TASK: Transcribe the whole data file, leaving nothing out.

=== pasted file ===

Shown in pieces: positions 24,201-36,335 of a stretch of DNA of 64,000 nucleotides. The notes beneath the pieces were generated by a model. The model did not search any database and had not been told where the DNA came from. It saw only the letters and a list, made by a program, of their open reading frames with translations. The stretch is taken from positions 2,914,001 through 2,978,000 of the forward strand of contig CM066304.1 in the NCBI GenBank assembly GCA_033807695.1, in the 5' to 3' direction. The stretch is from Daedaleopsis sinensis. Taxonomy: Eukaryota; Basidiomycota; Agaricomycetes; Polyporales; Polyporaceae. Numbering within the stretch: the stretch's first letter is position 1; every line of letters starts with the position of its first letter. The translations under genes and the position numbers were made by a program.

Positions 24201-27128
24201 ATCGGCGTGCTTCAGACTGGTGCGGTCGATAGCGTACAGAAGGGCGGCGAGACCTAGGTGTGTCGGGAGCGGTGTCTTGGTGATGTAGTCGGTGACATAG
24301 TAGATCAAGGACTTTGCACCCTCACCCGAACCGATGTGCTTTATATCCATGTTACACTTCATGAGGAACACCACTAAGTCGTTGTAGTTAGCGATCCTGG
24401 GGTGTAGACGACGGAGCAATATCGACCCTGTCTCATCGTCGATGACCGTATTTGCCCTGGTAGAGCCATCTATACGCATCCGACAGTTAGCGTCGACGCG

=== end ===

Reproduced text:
Shown in pieces: positions 24,201-36,335 of a stretch of DNA of 64,000 nucleotides. The notes beneath the pieces were generated by a model. The model did not search any database and had not been told where the DNA came from. It saw only the letters and a list, made by a program, of their open reading frames with translations. The stretch is taken from positions 2,914,001 through 2,978,000 of the forward strand of contig CM066304.1 in the NCBI GenBank assembly GCA_033807695.1, in the 5' to 3' direction. The stretch is from Daedaleopsis sinensis. Taxonomy: Eukaryota; Basidiomycota; Agaricomycetes; Polyporales; Polyporaceae. Numbering within the stretch: the stretch's first letter is position 1; every line of letters starts with the position of its first letter. The translations under genes and the position numbers were made by a program.

Positions 24201-27128
24201 ATCGGCGTGCTTCAGACTGGTGCGGTCGATAGCGTACAGAAGGGCGGCGAGACCTAGGTGTGTCGGGAGCGGTGTCTTGGTGATGTAGTCGGTGACATAG
24301 TAGATCAAGGACTTTGCACCCTCACCCGAACCGATGTGCTTTATATCCATGTTACACTTCATGAGGAACACCACTAAGTCGTTGTAGTTAGCGATCCTGG
24401 GGTGTAGACGACGGAGCAATATCGACCCTGTCTCATCGTCGATGACCGTATTTGCCCTGGTAGAGCCATCTATACGCATCCGACAGTTAGCGTCGACGCG